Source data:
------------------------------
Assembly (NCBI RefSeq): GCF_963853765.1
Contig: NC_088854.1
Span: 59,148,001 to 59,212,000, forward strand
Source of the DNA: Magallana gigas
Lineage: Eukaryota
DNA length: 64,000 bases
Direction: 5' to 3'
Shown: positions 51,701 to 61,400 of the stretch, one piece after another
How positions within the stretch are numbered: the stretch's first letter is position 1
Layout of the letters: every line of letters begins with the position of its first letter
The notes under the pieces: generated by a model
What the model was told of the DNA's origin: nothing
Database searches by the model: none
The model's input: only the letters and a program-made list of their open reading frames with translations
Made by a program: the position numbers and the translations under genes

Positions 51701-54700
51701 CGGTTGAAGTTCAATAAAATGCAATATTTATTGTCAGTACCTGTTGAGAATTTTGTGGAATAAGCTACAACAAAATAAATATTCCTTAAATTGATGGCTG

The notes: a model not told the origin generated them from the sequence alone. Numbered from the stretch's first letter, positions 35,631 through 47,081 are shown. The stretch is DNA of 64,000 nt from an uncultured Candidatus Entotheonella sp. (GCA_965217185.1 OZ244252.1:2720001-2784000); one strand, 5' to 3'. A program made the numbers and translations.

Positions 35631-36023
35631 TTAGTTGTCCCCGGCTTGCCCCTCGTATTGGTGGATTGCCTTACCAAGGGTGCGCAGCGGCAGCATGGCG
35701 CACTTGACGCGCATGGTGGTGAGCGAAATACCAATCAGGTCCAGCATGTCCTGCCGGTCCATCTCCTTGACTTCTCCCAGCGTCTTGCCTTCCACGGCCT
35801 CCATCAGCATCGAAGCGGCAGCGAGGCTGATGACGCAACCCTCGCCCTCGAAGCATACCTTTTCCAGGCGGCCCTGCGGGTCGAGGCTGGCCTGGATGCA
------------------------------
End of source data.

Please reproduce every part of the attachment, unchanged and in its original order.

Assembly (NCBI RefSeq): GCF_963853765.1
Contig: NC_088854.1
Span: 59,148,001 to 59,212,000, forward strand
Source of the DNA: Magallana gigas
Lineage: Eukaryota
DNA length: 64,000 bases
Direction: 5' to 3'
Shown: positions 51,701 to 61,400 of the stretch, one piece after another
How positions within the stretch are numbered: the stretch's first letter is position 1
Layout of the letters: every line of letters begins with the position of its first letter
The notes under the pieces: generated by a model
What the model was told of the DNA's origin: nothing
Database searches by the model: none
The model's input: only the letters and a program-made list of their open reading frames with translations
Made by a program: the position numbers and the translations under genes

Positions 51701-54700
51701 CGGTTGAAGTTCAATAAAATGCAATATTTATTGTCAGTACCTGTTGAGAATTTTGTGGAATAAGCTACAACAAAATAAATATTCCTTAAATTGATGGCTG

The notes: a model not told the origin generated them from the sequence alone. Numbered from the stretch's first letter, positions 35,631 through 47,081 are shown. The stretch is DNA of 64,000 nt from an uncultured Candidatus Entotheonella sp. (GCA_965217185.1 OZ244252.1:2720001-2784000); one strand, 5' to 3'. A program made the numbers and translations.

Positions 35631-36023
35631 TTAGTTGTCCCCGGCTTGCCCCTCGTATTGGTGGATTGCCTTACCAAGGGTGCGCAGCGGCAGCATGGCG
35701 CACTTGACGCGCATGGTGGTGAGCGAAATACCAATCAGGTCCAGCATGTCCTGCCGGTCCATCTCCTTGACTTCTCCCAGCGTCTTGCCTTCCACGGCCT
35801 CCATCAGCATCGAAGCGGCAGCGAGGCTGATGACGCAACCCTCGCCCTCGAAGCATACCTTTTCCAGGCGGCCCTGCGGGTCGAGGCTGGCCTGGATGCA